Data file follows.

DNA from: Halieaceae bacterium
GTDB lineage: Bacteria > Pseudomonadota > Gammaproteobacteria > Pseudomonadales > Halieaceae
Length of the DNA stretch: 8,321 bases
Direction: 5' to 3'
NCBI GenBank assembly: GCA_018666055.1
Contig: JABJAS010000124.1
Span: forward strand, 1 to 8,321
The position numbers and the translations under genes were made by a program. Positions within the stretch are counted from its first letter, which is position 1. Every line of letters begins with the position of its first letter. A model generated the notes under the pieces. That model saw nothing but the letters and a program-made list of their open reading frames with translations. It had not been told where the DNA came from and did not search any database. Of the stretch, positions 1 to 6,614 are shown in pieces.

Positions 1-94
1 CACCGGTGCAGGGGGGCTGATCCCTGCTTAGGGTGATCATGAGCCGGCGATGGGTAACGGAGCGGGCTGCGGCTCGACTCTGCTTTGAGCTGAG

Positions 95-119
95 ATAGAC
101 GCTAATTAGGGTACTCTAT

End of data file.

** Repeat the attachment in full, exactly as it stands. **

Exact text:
DNA from: Halieaceae bacterium
GTDB lineage: Bacteria > Pseudomonadota > Gammaproteobacteria > Pseudomonadales > Halieaceae
Length of the DNA stretch: 8,321 bases
Direction: 5' to 3'
NCBI GenBank assembly: GCA_018666055.1
Contig: JABJAS010000124.1
Span: forward strand, 1 to 8,321
The position numbers and the translations under genes were made by a program. Positions within the stretch are counted from its first letter, which is position 1. Every line of letters begins with the position of its first letter. A model generated the notes under the pieces. That model saw nothing but the letters and a program-made list of their open reading frames with translations. It had not been told where the DNA came from and did not search any database. Of the stretch, positions 1 to 6,614 are shown in pieces.

Positions 1-94
1 CACCGGTGCAGGGGGGCTGATCCCTGCTTAGGGTGATCATGAGCCGGCGATGGGTAACGGAGCGGGCTGCGGCTCGACTCTGCTTTGAGCTGAG

Positions 95-119
95 ATAGAC
101 GCTAATTAGGGTACTCTAT